MemeRot hasn't submitted any stories.

Journals

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RC4 encryption in tcl 7.6, StoryServer 4

MemeRot MemeRot writes  |  more than 11 years ago [
##
##    INPUTS:        plainText
##
##    RETURNS:    cipherText
##
##    NOTES:        Conversion to Hex values may not
##      have been necessary, but was much easier to debug
##    See references at www.ncat.edu/~grogans and
##    http://www.tillerman.st/ietf/rodney_drafts/draft-kaukonen-cipher-arcfour-01.txt
##
##      This has been tested and found to match RC4, using
##      the perl module, also the public examples.
##      This was written for StoryServer 4.2, which is
##      based on tcl 7.6 (i.e. no binary stream, namespaces)
##
##      Tcl'ers, some of the syntax is slightly different,
##      not very though.
##
##      cypherText is created as a variable with the
##      encrypted string, not returned as the return value
##      from this function.

proc RC4_encrypt {plainText} {
    ## Must set these globally - but its global
    ## TO THIS PROCEDURE only
    global buffer S i enewsKey hexKeyList keyList enewsHex K f c HexVal plainList ccList l resultSet cipherText counter cardLen base64String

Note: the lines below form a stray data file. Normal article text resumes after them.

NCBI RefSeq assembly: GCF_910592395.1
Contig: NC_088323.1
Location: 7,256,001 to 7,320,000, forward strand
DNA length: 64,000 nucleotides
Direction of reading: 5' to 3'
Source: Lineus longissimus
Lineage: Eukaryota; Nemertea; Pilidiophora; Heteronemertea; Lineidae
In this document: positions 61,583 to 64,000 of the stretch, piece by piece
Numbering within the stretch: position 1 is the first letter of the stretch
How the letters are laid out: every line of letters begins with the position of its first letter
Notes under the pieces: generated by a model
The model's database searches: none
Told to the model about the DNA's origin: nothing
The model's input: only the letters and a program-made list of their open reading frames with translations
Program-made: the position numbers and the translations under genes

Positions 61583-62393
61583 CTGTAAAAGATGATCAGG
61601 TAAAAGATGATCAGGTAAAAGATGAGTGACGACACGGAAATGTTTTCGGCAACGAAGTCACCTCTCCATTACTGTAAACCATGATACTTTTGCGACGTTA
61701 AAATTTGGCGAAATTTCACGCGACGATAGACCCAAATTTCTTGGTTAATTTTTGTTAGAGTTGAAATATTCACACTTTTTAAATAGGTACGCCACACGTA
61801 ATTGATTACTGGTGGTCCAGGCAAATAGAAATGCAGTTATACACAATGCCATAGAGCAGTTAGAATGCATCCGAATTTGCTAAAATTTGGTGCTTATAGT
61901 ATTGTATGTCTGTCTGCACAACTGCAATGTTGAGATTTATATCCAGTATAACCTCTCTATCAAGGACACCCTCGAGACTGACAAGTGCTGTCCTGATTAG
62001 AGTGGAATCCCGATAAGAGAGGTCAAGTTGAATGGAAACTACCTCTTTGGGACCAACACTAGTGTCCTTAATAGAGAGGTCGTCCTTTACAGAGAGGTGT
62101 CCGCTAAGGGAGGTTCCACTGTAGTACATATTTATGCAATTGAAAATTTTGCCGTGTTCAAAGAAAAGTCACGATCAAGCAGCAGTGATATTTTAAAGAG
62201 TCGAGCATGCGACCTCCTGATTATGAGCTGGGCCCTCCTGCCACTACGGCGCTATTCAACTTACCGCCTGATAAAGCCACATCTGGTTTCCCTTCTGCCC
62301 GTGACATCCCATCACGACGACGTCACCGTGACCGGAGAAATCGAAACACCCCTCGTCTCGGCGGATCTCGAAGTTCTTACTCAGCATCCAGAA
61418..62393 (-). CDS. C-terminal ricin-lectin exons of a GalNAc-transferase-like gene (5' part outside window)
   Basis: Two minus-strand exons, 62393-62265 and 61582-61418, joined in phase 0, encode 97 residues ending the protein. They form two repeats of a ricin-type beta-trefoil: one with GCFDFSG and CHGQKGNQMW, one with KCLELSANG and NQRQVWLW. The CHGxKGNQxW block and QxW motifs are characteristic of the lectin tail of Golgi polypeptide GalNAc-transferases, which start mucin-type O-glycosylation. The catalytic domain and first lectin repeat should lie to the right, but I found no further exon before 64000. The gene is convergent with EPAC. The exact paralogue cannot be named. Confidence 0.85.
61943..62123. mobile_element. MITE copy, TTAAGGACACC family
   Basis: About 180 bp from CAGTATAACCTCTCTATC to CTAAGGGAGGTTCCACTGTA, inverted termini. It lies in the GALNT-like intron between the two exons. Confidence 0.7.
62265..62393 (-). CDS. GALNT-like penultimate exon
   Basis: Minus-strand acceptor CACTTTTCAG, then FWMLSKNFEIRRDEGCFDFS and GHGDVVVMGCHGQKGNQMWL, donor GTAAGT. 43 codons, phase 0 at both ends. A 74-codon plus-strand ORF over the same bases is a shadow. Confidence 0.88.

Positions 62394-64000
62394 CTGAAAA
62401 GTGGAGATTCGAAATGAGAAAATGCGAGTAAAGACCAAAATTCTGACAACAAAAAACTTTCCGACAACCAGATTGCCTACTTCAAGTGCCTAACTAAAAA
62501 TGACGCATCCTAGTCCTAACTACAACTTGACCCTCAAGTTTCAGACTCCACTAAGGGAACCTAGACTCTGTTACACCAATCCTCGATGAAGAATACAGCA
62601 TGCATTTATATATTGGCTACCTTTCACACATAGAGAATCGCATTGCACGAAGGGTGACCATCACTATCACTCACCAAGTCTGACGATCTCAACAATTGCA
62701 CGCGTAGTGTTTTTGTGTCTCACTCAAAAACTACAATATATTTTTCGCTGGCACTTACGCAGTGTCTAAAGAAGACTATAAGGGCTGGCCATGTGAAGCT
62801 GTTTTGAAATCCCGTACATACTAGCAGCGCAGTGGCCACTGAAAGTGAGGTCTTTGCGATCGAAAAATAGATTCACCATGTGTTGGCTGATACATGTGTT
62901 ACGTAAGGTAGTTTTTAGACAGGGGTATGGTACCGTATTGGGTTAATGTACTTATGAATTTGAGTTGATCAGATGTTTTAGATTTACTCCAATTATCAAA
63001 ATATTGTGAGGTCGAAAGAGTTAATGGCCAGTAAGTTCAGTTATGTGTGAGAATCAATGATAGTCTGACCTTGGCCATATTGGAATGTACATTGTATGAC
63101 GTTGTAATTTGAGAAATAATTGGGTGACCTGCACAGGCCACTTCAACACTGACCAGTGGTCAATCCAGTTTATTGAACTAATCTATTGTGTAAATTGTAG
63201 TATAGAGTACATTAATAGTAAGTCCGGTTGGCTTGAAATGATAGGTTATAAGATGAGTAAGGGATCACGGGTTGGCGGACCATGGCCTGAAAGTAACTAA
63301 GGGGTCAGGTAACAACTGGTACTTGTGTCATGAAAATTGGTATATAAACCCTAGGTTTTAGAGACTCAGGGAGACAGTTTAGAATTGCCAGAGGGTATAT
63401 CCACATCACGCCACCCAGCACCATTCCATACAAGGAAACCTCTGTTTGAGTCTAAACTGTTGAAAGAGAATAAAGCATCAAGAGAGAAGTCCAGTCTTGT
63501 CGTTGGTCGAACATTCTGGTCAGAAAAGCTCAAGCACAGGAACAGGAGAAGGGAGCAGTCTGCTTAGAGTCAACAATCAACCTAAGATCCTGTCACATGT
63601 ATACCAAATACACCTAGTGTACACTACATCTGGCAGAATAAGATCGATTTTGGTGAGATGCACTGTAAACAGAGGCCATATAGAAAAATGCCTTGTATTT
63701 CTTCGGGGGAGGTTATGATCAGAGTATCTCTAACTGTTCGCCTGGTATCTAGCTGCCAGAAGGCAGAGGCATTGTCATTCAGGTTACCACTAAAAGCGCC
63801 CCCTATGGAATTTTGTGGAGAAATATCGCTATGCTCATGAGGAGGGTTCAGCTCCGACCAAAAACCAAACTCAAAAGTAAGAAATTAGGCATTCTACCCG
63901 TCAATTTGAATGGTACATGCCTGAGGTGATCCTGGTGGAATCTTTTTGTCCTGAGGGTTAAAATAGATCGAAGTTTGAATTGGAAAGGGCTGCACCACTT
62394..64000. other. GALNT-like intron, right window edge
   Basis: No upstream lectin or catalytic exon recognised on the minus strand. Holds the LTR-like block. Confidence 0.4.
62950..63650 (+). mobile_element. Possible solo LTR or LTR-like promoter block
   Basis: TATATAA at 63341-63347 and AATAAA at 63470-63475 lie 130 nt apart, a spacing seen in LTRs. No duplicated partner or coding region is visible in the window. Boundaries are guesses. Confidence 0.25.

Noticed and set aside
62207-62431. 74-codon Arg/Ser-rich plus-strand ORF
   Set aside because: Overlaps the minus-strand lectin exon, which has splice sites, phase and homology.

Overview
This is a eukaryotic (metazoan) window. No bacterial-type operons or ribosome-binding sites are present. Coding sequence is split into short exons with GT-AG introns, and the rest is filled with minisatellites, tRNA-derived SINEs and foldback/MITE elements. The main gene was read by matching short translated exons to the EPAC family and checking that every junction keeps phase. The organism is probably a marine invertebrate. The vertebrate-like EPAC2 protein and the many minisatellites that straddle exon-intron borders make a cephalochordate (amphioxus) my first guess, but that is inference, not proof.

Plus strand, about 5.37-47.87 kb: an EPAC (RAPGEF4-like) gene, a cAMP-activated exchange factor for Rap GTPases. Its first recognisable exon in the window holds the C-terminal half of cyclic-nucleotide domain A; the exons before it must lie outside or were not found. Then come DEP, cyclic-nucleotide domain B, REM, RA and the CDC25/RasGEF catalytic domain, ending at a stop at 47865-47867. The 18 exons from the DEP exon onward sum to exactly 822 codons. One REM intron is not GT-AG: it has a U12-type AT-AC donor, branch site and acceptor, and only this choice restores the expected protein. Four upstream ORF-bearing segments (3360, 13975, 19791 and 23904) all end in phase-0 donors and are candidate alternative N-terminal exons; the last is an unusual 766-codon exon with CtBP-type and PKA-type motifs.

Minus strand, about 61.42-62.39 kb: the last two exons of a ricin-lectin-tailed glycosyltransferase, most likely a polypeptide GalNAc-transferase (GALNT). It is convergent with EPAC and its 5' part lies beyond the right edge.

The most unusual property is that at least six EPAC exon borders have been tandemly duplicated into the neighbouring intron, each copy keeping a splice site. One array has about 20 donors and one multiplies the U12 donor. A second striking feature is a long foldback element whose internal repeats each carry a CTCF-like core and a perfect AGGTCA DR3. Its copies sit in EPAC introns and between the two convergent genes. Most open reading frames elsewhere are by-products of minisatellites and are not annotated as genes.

for {set loop 0} {$loop <= 255} {incr loop} {
       append buffer " $loop "
    }

    ## Create a State array consisting of the numbers
    ## 0 through 255
    FOREACH num IN $buffer {
        [array set S [list $num $num]
        NULL]
    }

    ## The cipher key. Guard it.
    ## Put your own key in here, this will resolve to
    ## slashtroll

    set cipherKey [DECODE64 "c2xhc2h0cm9sbA=="]

    ## Its much easier to deal with the algorithm in
    ## hex and decimal than strings, so do that. This
    ## creates a list of the hex values.

        for {set l 0} {$l < [string length [SHOW cipherKey]]} {incr l} {
        scan [string index [SHOW cipherKey] [SHOW l]] %c keyInts
        lappend hexKeyList [format %X $keyInts]
    }

    ## destroy the key so that if there is a stack dump
    ## it is not compromised.
    unset cipherKey

    ## Make the key decimal, expand it to fill 256
    ## places in an array
    FOREACH HexVal IN [SHOW hexKeyList] {
        [scan $HexVal %x KeyStr]
        [lappend keyList $KeyStr]
    }
    set i 0
    for {set loop 1} {$loop <= 32} {incr loop} {
        for {set doubleloop 0} {$doubleloop <= 7} {incr doubleloop} {
            array set cypherHex [list $i [lindex $keyList $doubleloop]]
            incr i
        }
    }
    FOREACH num IN $buffer {
        [array set K [list $num $cypherHex($num)]
        NULL]
    }

    ## Delete more key variables in case of stack dump.
    unset hexKeyList keyList cypherHex

    ## Use the key array to mix the state array into an
    ## encrypting variable array
    set i 0
    set f 0
    FOREACH i IN $buffer {
        [SET f [expr ($f + $S($i) + $K($i)) % 256]]